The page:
During 2017 we will have 2 special proects
£500,000 towards a second CT scanner at the Eastbourne DGH
£300,000 towards equipment for the New Radiotherapy Department
£500,000 for a Second CT scanner
What is a CT scanner?
CT stands for Computed Tomography. CT scans are made by rotating an x-ray beam around the patient, imaging the body in a series of ‘slices’ that a computer stitches together to give doctors a 3-D view of the body.
Who will the new scanner help?
With the largest Stroke Unit in the country and the renowned Pevensey Unit, the acquisition of a state of the art CT scanner is yet another step in creating an advance technological Centre of Excellence for stroke and cancer patients in Eastbourne
Keeping up to date with the rapidly increasing technological advancement CT Scanning is vital for our commitment to patient care and treatment at the Eastbourne DGH. The new CT scanner will:
- Provide speedy and accurate results – vital for stroke and cancer diagnosis
- Give a wealth of clear and specific information
- Reduce the need for exploratory surgery
- Aid planning for surgery
- Give better outcomes for patients
£300,000 for the New Radiotherapy Department
The New Radiotherapy Unit building work is again underway which, when finished, will allow cancer patients in East Sussex to be treated in Eastbourne rather than have to go to Brighton. Wonderful news for our patients at what is a very difficult time for them and their families.
The Friends have been asked if we can raise £300,000 towards equipment for the Unit to which we have been delighted to say yes.
The FoEH AGM was held at the end of November and the highlight was that the Medi Tech Trust said that they will match pound for pound (up to £150,000) the FoEH fundraising for the Eastbourne Radiotherapy Unit. The Trust donated £50,000 at the AGM to start the fundraising off. Our very sincere thanks go to Bob Lewis, pictured here, and the other Medi Tech Trustees for this generosity.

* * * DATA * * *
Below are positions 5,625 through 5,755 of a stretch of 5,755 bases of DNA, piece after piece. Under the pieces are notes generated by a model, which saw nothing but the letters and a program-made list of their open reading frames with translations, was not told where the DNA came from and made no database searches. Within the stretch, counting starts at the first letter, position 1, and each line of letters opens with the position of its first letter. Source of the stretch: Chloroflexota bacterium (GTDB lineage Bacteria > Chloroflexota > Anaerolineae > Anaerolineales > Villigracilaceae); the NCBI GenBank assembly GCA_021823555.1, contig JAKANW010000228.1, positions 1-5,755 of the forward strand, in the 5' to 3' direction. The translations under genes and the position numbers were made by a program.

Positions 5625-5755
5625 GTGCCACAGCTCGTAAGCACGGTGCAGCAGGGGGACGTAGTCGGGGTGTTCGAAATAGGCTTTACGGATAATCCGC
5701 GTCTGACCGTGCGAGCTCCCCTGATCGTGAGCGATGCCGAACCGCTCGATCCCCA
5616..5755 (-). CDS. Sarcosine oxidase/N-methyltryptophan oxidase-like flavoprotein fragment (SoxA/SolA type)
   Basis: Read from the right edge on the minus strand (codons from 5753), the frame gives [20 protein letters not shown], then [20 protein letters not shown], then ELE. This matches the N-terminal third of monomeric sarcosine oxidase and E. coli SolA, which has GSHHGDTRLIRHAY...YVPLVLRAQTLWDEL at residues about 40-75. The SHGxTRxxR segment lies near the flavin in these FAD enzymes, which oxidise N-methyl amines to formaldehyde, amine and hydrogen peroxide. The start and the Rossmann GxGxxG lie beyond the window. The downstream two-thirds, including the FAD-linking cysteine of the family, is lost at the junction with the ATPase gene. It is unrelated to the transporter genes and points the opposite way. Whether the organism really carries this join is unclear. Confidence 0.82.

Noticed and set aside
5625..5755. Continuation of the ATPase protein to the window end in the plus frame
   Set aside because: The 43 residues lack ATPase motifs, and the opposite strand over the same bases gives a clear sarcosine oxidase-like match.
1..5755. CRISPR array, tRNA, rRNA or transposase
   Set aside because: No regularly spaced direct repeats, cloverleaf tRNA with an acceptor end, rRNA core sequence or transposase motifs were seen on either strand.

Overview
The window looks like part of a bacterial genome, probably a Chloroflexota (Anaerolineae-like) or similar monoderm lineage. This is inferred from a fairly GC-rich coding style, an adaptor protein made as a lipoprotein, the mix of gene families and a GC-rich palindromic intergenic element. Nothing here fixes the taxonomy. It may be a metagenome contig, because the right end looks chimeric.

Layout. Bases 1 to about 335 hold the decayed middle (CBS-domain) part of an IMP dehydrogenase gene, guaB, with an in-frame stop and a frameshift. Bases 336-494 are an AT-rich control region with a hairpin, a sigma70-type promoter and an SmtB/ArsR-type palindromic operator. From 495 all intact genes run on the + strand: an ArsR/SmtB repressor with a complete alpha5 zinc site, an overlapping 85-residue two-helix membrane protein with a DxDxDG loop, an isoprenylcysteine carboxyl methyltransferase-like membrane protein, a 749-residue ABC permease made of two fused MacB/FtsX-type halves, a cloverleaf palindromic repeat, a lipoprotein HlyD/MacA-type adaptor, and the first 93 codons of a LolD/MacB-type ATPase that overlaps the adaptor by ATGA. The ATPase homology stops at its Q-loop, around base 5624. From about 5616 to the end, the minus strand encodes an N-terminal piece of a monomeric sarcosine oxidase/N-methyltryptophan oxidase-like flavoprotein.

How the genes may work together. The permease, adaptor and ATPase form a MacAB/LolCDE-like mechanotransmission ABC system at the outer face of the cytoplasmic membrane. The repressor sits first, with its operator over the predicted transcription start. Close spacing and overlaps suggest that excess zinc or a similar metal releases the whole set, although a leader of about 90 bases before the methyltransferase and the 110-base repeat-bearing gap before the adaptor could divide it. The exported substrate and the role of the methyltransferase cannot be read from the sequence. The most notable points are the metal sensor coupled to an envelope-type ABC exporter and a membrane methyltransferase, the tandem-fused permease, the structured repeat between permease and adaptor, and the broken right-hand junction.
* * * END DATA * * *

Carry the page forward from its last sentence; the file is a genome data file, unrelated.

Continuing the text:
What is Radiotherapy?
- Radiotherapy uses high-energy rays to treat disease. It can be given both externally and internally.
- External radiotherapy aims high-energy x-rays at the affected area using a large machine.
- Internal radiotherapy involves having radioactive material placed inside the body.
- Radiotherapy works by destroying cancer cells in the area that’s being treated. Normal cells can also be damaged by radiotherapy, which may cause side effects. Cancer cells cannot repair themselves after radiotherapy, but normal cells usually can.
How can you help to raise money?
- Register on BT MyDonate and ask your friends to sponsor you to complete a personal challenge such as a Marathon or reading all the works of Shakespeare
- Arrange a Coffee Morning, Afternoon Tea or a Dinner Party and ask your friends for a donation
- Hold a raffle
- Organise a fund-raising event such a a Quiz or a Ball
- Make a donation
- Donate a prize for a raffle or an auction
- Help at one of our events
- Publicise our events
- Sponsor an event